There’s a saying: luck is when preparation meets opportunity. If so, Lawson Lewis is a particularly lucky young man. He’s recently joined young entrepreneurs from around the world as a member of the Global Village at Lehigh University in Pennsylvania. This is all due to the connections made by Antigua and Barbuda’s Ambassador to the United States Deborah-Mae Lovell; financing made possible through the Antigua and Barbuda Development Bank (ABDB); and the hard work and creativity that have positioned Lewis as the force behind several successful advertising campaigns.
The Global Village, a leadership training programme at Lehigh’s Iacocca Institute, named for and started by business icon Lee Iacocca, targets professionals seeking to make a positive change in life and develop an active global network. It’s not a traditional course with lectures and grades; rather it’s a learning experience with each intern mapping out a plan of action for him or herself with the assistance of the staff at the Institute. Of the thousands who apply annually, roughly 85 from all parts of the globe make the cut each year; a total of 1155 young entrepreneurs from 115 countries to date.
Ambassador Lovell described it as an “excellent opportunity”, one she would encourage any young person to embrace. Lewis is doing just that. “In less than one week,” he reports, “I have made lifetime friends from Australia to Madagascar to Afghanistan. I have sat in the board room with the CEO of Olympus at their headquarters to be briefed on my main five week project.” Add to that opportunities to converse with executives from various industries around the world, and his excitement is understandable. “It’s all a bit overwhelming,” he admits, “but it would be an understatement to say it’s a life changing experience.”
That would be music to Ambassador Lovell’s ears. After all, in talking about the programme, she said, “The most important thing is to be able to expose the young people of Antigua and Barbuda to other persons who are in similar fields and fields in which they’re making a difference in their country.”
The Ambassador, who counts education and youth among her priority areas, had not long been appointed, back in 2005, before she nurtured the connections that opened up not one but two roads of opportunity for Antigua and Barbuda – the Global Village and the Governor’s School. The latter has over the past six years given Antigua State College students access to Lehigh, among the top tier of private research universities in the U.S. since 1865. The former, for an identical period of time, has been doing the same for young professionals – like Brucella Marsh, Courtney Burton, Jamion Knight, and Ransford Sims who Donald Charles, General Manager of ABDB, said actually offered to mentor this year’s selectee.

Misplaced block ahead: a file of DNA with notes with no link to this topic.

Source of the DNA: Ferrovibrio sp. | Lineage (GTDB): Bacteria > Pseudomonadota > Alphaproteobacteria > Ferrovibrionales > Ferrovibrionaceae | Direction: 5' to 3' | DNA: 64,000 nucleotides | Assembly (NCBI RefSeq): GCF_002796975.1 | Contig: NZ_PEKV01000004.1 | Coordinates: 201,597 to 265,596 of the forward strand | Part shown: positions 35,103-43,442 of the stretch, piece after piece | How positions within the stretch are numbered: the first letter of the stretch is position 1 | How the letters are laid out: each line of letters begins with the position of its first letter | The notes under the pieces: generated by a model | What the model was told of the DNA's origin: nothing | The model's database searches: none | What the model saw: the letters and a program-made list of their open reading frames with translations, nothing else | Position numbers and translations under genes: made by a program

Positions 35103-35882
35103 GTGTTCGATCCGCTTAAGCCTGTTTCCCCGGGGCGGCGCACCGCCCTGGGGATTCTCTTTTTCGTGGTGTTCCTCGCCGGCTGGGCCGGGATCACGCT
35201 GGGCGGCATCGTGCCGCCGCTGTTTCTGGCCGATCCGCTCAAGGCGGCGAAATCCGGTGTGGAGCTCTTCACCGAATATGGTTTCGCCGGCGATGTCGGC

This is the first year ABDB has been involved with the programme. “We became involved because Ambassador Lovell approached us,” said Charles. “We recognized that it was a good programme that would be of benefit to young entrepreneurs.”
Lewis, selected by ABDB from among “a number of other highly motivated and well rounded young entrepreneurial leaders”, fits neatly into that category. A former art teacher, he teamed up with Jerry Joseph to start Palette Designs, a multimedia studio and production company, in 2005. The company went on to attract clients like IT Clothing Store, Digicel, LIME, and Shampoo. The 2008 ‘I am Carnival’ campaign was done by Palette Designs; the APUA INET re-branding, that was them as well. More recent projects include the music video ‘I Care’ for Dominican hip hopera artiste Marie-Claire, the ‘ABIB Keeps Watch’ ads honouring the human spirit, Anjo Insurances’ ‘Having Good Insurance Pays’, and the ‘Cavalier Kitchen Party’ ad featuring A & B Party Monarch Tian Winter.
ABDB anticipates even bigger opportunities for Lewis. “What we would like to see,” Charles said, “is that Palette Design will see the expansion and growth of its business as a result of the leadership and other skills Lawson would get from participating in the Global Village.”
In emphasizing the need for participants to see it as a business opportunity, ABDB took a different approach than the programme’s previous funding partner, ABIB. Between Lehigh and the bank, the individual formerly received a full scholarship. ABDB is providing, instead, an interest free loan. “We wanted the person to recognize it as an investment,” Charles said. The rationale here is that the truly entrepreneurial minded will see the opportunity as a way to grow their business; to “create more jobs, more revenue, and ultimately more profit,” Charles said. Lewis, he said, could leverage the contacts made during the June 27th to August 7th programme into a truly global enterprise. Lewis’ comments indicate he’s on track to do just that.
Already, Charles said, there is interest in next year’s round of applications and he’s encouraging hopefuls to get a head start on giving themselves a real shot of capturing the prize. The loan is “not stringent” – no collateral, affordable terms – but it does require good credit and a solid résumé illustrating the applicant’s leadership potential. For those who begin to prepare today, ABDB will continue to provide the opportunity; and that’s all the luck they’ll need.